useful in determining the number of experimental replicates required to detect a desired

numerical difference between, or among, treatments prior to initiating an experiment. As

such, they can be useful in allocating enough, but not too many, experimental units to

meet a goal. In addition, power tests can be useful after an experiment has been completed to examine, and perhaps justify, the number of experimental units allocated to the

experiment.

However, statistical analyses of experimental results are merely the means to an end,

where the end is to quantify, or understand, the impact of an experimental treatment.

It would be unfortunate if statistical considerations, such as power tests, were to result

in animal and plant biologists abandoning some fields of experimentation simply because

pre-experiment use of power tests suggests that their ability to detect a biologically important difference within individual experiments is low relative to the practical availability of

experimental units. In fact, true confidence in quantifying or understanding the impact of

an experimental treatment generally comes from examining a body of literature and, in this

regard, individual experiments that show no statistical difference due to a treatment can

contribute to demonstrating that this impact does in fact occur (or not) when other scientists

complete a meta analysis that includes many experiments in a particular area.

Indeed the Co Editors in Chief of AFST encourage authors to submit manuscripts that

examine the impact of treatments, or strategies, using appropriate statistical procedures to

combine results of numerous published experiments. As our science results in more and

more publications of individual experiments, the possibility to contribute to knowledge by

mining this body of literature increases.

Manuscripts published in AFST generally focus on identifying a biologically real and/or

practically important difference due to imposition of a treatment. Statistical models are

useful in reaching that goal. However, authors often seem to forget that numerical treatment differences, that may have biological and/or practical importance, in the absence of

statistical support have little more value than statistically significant differences that are

so small as to have no conceivable biological or practical value. While power tests, as

discussed in Section 9, can be useful in allocating sufficient experimental units to detect a

desired numerical difference as statistically significant, they can also prevent allocation of so

many experimental units that many trivial numerical differences between treatments reach

statistical significance. Then again, because any experiment measures numerous response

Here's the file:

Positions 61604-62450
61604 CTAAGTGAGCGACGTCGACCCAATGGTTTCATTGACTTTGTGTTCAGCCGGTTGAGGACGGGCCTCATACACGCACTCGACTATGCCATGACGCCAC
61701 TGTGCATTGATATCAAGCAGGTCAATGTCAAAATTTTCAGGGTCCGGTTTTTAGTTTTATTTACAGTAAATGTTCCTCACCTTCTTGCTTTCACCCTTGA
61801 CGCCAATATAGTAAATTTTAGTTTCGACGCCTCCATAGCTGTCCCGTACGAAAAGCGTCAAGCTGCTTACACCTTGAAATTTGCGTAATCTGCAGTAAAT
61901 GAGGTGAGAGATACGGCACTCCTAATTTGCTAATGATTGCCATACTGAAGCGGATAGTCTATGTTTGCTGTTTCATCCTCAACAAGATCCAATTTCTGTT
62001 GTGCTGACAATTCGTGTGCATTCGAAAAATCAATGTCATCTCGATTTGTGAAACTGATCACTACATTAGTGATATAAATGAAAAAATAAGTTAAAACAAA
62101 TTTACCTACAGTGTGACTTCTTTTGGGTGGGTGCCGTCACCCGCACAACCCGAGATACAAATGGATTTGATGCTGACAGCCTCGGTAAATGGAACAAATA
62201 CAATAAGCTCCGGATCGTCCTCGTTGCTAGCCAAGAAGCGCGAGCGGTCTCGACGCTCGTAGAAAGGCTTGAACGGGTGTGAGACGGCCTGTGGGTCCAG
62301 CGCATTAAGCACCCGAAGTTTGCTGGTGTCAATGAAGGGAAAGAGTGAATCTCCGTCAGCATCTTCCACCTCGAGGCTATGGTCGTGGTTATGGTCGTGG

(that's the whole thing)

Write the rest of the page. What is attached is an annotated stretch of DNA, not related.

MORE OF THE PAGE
parameters, it will never occur that there is the same ideal number of experimental units

for each response parameter, at least relative to an ability to statistically detect a desired

numerical difference.

Ultimately, authors are encouraged to first weigh the importance of the numerical difference between treatments from a biological and/or practical perspective before stressing

the importance of a statistically significant difference. Highlighted tabular and figure based

treatment differences in manuscript Results sections should generally focus on response

parameters that are statistically impacted by treatment and are of sufficient magnitude to

be judged to be biologically and/or practically important. Assessment of statistical, biological and practical significance are all subjective to a substantial degree, but all should be

weighed before highlighting the difference in the Results section, or building a response

mechanism around it in the Discussion section.

11. Use of statistical packages and the statistical options within them

There are several statistical packages that AFST authors frequently utilize, although

the most common are the statistical analysis system (SAS), general statistics (GENSTAT),

statistical program for the social sciences (SPSS), Minitab and Microsoft EXCEL. The

Editors in Chief of AFST take no position on which of these is most desirable in any

particular situation, preferring to leave that decision to authors. Indeed, all these packages

have strengths and weaknesses and any may provide the most appropriate statistical models

for specific circumstances.

However, within these statistical packages there are different general procedures that

can be used. The oldest is simply analysis of variance (ANOVA), but general linearized

means (GLM), mixed (MIXED) and REML procedures are now all used by scientists that

10

submit manuscripts for consideration for publication in AFST. Once again, the Co Editors

in Chief of AFST take no position on the most appropriate model that is desirable, again